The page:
I would suggest that the first point is, the government must not violate the law. And simply having some high official say "it's legal if I say it is" is not a defense. If the government (or contractors, at the government's direction) violates the law, the parties involved should face the same legal consequences as you and I do if we violate the law.
Violating the Foreign Intelligence Surveillance Act by "engaging in electronic surveillance under color of law except as authorized by statute", which in this case would mean without warrant or court order, has a penalty of up to five years in prison and a $10,000 fine, plus a civil liability to *each* aggrieved party of "(a) actual damages, but not less than liquidated damages of $1,000 or $100 per day for each day of violation, whichever is greater; (b) punitive damages; and (c) reasonable attorney's fees and other investigation and litigation costs reasonably incurred. " My desk calculator couldn't deal with the number you get when you figure "not less than" $100/day for 5 years for 2 million people. At least if we get $10,000 fines from all the Administration, NSA, AT&T, etc. people involved, it will help offset the civil damages a little.
"Orders" hasn't cut it as a defense since Nuremberg.
This is especially important in an administration where the President thinks that if he crosses his fingers when signing a law, the law doesn't apply to him.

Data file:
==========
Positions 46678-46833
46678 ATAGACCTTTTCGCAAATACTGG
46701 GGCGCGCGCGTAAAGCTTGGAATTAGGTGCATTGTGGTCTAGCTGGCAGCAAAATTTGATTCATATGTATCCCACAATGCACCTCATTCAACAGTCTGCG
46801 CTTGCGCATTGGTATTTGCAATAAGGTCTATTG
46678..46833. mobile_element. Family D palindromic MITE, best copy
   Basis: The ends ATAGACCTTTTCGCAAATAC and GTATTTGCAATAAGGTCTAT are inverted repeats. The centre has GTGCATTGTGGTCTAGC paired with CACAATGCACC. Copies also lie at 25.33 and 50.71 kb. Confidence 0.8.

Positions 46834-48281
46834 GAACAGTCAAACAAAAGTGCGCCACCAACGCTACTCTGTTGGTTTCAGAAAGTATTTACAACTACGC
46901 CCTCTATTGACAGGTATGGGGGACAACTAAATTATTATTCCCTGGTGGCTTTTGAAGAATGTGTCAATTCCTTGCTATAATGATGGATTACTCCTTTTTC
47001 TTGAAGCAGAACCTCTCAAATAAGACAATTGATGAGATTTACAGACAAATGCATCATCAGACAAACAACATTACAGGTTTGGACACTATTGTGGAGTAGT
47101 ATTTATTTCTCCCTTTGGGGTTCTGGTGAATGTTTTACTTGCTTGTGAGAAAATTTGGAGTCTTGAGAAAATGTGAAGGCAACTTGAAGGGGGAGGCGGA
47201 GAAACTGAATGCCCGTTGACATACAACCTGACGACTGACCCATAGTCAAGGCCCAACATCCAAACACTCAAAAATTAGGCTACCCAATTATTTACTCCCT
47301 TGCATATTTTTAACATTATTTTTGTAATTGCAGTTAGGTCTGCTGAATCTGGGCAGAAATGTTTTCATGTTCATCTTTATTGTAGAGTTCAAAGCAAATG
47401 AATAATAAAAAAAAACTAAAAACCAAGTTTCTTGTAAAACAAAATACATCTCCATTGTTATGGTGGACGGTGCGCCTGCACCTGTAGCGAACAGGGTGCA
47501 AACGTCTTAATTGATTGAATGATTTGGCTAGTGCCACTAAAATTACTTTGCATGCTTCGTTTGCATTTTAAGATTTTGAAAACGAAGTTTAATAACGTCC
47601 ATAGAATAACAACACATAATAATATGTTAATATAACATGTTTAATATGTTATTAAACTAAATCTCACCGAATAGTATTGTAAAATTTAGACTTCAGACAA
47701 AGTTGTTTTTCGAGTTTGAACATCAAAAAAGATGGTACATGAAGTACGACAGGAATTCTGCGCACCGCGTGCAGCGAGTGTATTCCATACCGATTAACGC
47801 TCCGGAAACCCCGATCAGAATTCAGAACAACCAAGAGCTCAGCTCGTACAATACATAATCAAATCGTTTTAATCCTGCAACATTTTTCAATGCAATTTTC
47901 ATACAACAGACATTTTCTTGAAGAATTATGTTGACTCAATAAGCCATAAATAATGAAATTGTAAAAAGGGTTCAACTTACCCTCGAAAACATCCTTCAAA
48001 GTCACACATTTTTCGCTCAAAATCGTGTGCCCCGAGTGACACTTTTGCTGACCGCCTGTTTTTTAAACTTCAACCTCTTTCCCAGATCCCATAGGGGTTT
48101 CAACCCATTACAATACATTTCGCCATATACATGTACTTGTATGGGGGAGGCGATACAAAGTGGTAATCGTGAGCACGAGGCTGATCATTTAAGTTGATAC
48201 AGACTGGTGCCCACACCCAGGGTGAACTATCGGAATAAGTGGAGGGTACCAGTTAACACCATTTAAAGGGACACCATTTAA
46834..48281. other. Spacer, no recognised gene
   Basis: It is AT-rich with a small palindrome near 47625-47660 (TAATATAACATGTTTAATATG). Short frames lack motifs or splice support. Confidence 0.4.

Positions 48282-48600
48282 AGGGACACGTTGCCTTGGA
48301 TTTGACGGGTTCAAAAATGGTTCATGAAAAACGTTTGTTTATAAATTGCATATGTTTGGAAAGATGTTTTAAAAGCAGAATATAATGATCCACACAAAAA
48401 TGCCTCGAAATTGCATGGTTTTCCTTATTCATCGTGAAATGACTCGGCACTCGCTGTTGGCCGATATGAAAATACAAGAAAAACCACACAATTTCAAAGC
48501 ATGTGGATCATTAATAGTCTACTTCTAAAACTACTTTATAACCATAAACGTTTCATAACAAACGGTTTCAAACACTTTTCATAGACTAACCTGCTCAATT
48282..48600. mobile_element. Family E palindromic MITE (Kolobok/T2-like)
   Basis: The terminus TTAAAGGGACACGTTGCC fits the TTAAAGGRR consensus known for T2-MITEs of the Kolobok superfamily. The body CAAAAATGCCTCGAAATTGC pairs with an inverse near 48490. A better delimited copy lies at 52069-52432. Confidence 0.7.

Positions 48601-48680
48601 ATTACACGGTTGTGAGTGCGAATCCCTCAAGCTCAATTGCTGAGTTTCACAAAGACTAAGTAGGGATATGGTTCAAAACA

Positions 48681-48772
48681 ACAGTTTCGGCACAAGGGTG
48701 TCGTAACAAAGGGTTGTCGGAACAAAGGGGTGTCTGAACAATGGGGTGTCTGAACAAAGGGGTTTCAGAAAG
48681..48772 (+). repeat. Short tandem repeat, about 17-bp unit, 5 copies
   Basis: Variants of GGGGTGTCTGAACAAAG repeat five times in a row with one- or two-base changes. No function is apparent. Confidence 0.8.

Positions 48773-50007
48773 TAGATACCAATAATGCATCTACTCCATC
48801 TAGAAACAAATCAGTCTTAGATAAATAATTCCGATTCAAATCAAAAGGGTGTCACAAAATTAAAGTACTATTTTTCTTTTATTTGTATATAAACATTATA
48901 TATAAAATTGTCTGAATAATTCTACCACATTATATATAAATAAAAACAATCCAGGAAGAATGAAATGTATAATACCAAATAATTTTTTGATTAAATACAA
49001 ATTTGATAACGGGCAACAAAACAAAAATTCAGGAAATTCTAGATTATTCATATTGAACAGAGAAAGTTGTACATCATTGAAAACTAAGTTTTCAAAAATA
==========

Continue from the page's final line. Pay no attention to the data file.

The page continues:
The second point would be, we know it won't be limited to national security (or, "national security" will be redefined to include whatever the official in charge wants to spy on). Think how useful that communications information could be in solving a drug case. Already, prosecutors are misusing the "Patriot" act by classifying their crime of choice (say, producing methamphetamine, or tax evasion) as "terrorism". Or a corruption case. Or, since it's secret and nobody will know, why not use it to find out who leaked that info to that reporter. Oh, the data is there, we can tell who called who, why can't it be subpoenaed by a divorce lawyer? That's why courts need to supervise on a case-by-case basis, to prevent those abuses.
I think you may have opened up a firestorm of a topic.